Tuesday, June 19, 2018

Tara does the Stats - is there an Association between Religion and Freedom?




It is sometimes suggested that Islamic countries are oppressive[1].  I seek here to test whether this suggestion has any basis in fact, and whether such associations can be found for other religions.

Method

I have looked at the freedom scores of countries as assessed by Freedom House[2] and whether there is any apparent relationship with the religions of those countries as documented on Wikipedia[3].

Freedom House scores countries on a scale of 0 (least free) to 100 (most free).

The Wikipedia article breaks countries down by religion in seven categories, which it calls Christian, Islam[ic], Irreligion (atheism), Hindu, Buddhist, Folk Religion, Other Religion and Jewish.  The accuracy of these classification might reasonably be questioned – the appear to be cultural designations rather a measure of active faith – but for the purposes of this study they are used as provided. 

For each religion, I have plotted the freedom scores against percentage adherence to that religion for all counties for which the data was available, with a line of best fit and a confidence region.

Results

The graphs below plot freedom scores against percentage of adherents to religions, with each point representing a country, the total country population displayed as the size of the point and the various continents in different colours.

Working our way through the columns in the Wikipedia table:



There is a positive correlation between Freedom Score and Christianity, although there are non-Christian countries with high freedom scores (Mongolia, Northern Cyprus, the Czech Republic) and (at least nominally) Christian countries with low ones (Central African Republic, Democratic Republic of the Congo, Equatorial Guinea, Burundi, Swaziland).


There is a negative correlation between Freedom Score and Islam, although there are non-Muslim countries with low scores (Central African Republic, Equatorial Guinea, South Sudan, North Korea, and many others) and Muslim countries with reasonable ones (Northern Cyprus, Senegal).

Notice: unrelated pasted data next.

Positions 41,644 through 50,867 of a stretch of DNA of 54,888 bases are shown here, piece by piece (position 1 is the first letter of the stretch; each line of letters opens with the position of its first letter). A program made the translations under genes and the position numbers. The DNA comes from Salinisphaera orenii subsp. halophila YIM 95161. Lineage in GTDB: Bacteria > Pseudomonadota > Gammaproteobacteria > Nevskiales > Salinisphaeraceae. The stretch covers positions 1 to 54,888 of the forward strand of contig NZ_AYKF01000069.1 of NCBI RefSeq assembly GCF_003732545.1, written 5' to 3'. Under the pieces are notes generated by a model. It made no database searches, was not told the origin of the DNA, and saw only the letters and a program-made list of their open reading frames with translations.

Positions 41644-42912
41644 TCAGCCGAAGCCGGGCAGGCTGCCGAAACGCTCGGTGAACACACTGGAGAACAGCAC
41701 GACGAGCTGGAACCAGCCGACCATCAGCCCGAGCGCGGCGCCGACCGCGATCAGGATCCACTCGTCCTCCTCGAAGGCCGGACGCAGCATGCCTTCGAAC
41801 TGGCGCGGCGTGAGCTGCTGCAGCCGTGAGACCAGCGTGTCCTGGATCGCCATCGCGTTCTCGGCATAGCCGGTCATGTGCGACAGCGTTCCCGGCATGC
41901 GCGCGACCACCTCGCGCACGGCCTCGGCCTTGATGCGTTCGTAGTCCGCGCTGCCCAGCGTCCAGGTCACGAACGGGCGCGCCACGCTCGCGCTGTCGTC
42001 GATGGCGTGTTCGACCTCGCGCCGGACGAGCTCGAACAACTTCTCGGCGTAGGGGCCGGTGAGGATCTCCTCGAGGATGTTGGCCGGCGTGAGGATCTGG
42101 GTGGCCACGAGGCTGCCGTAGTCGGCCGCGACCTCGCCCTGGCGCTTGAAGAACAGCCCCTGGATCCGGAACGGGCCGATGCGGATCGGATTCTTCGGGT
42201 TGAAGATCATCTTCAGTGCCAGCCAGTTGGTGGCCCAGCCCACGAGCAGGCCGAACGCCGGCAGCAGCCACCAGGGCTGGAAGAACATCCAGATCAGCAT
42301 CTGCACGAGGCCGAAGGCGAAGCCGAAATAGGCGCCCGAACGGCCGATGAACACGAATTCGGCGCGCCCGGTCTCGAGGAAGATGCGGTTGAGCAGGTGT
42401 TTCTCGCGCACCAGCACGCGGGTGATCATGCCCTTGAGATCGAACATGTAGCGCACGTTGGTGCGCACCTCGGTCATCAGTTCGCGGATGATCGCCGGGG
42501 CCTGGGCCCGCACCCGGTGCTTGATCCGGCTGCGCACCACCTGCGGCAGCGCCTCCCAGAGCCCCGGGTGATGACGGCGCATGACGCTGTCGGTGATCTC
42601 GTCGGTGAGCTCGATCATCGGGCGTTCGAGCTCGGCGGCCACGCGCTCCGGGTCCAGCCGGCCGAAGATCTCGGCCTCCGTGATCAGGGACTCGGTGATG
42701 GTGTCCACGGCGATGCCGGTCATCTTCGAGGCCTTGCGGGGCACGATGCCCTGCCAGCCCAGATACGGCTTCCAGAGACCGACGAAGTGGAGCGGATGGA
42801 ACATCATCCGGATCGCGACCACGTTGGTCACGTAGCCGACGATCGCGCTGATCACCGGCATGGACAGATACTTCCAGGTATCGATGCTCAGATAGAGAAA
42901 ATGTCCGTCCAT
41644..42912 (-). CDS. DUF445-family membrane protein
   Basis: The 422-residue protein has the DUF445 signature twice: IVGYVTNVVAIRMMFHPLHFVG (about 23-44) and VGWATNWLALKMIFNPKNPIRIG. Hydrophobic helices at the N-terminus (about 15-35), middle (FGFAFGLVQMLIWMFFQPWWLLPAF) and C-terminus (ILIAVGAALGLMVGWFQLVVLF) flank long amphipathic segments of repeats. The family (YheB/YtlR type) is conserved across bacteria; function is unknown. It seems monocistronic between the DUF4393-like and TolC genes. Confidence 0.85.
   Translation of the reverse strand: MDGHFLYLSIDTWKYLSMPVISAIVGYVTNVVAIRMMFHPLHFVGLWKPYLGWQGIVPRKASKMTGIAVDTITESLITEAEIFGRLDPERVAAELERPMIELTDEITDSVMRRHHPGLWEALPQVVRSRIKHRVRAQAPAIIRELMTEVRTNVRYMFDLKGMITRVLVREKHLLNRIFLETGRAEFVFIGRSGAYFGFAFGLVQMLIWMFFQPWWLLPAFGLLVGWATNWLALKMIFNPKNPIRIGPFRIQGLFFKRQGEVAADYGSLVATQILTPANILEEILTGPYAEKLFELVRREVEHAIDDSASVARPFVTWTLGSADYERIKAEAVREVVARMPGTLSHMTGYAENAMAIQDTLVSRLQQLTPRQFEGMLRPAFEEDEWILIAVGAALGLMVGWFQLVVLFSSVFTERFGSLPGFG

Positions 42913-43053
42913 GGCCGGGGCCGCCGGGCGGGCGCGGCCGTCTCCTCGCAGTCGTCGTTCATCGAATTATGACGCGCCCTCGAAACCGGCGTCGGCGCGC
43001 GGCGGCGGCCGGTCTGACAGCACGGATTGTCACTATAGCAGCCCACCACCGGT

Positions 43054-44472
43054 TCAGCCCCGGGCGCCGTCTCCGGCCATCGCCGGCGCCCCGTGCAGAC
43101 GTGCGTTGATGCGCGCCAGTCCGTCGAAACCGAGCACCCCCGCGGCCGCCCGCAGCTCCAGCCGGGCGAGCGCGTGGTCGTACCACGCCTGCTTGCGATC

There is a positive correlation between Freedom Score and what Wikipedia calls Irreligion, though there are few countries where Irreligion is very high (the Czech Republic being the exception) and this creates significant uncertainty in the relationship.


There are only two countries where Hinduism is common (India and Nepal), so the data do not provide useful evidence about its relationship to Freedom Score (we can draw a horizontal line in the grey area).


There are likewise few countries where Buddhism is common (Burma, Cambodia, Thailand), so the meaning of the data is again unclear.


We see the same issue with Folk Religion – no data at the high end (although what we can see doesn’t look good).


Likewise, there is little data for Other Religion,


or Judaism (with Israel out on its own).

Discussion

So what can we conclude from this, and what can’t we conclude?

Clearly, there does appear to be a real basis for the perception that Islamic societies are oppressive, while Christian societies are not and societies with a high proportion of atheists are not.

It does not follow that Islam causes oppression – oppression could lead people to Islam (though it’s not clear how) or some other, confounding, characteristic could both cause oppression and lead people to Islam (though it’s not clear what).  But the most obvious explanation may also be true.  Similarly, it may be that atheism promotes freedom, but could also be that free societies are the ones that allow people to identify openly as atheists.  Studies using whole-of-population statistics like this one cannot answer these questions.

It does not follow that the Muslims are the oppressors, though this is the most obvious explanation and may well be true.  An examination of Islamic history may help clarify whether this is plausible[4].  Similarly, it does not follow that Christians or atheists champion human rights, though they may.

It could be argued that Islamic societies sacrifice freedom in the pursuit of some more important good.  It is not clear what this might be, but the reader is invited to offer suggestions.  I intend to address such possibilities in future investigations.

Conclusion

The study shows an association between Freedom Score and Islam, which is negative.

The study shows an association between Freedom Score and Christianity, which is positive.

The study shows an association between Freedom Score and Atheism, which is positive, though less clearly so.

The data are not useful for examining other religions, so I will not do so in future investigations.


[1] See, for example, https://en.wikipedia.org/wiki/Human_rights_in_Muslim-majority_countries.
[2] https://freedomhouse.org/report/freedom-world-2018-table-country-scores
[3] https://en.wikipedia.org/wiki/Religions_by_country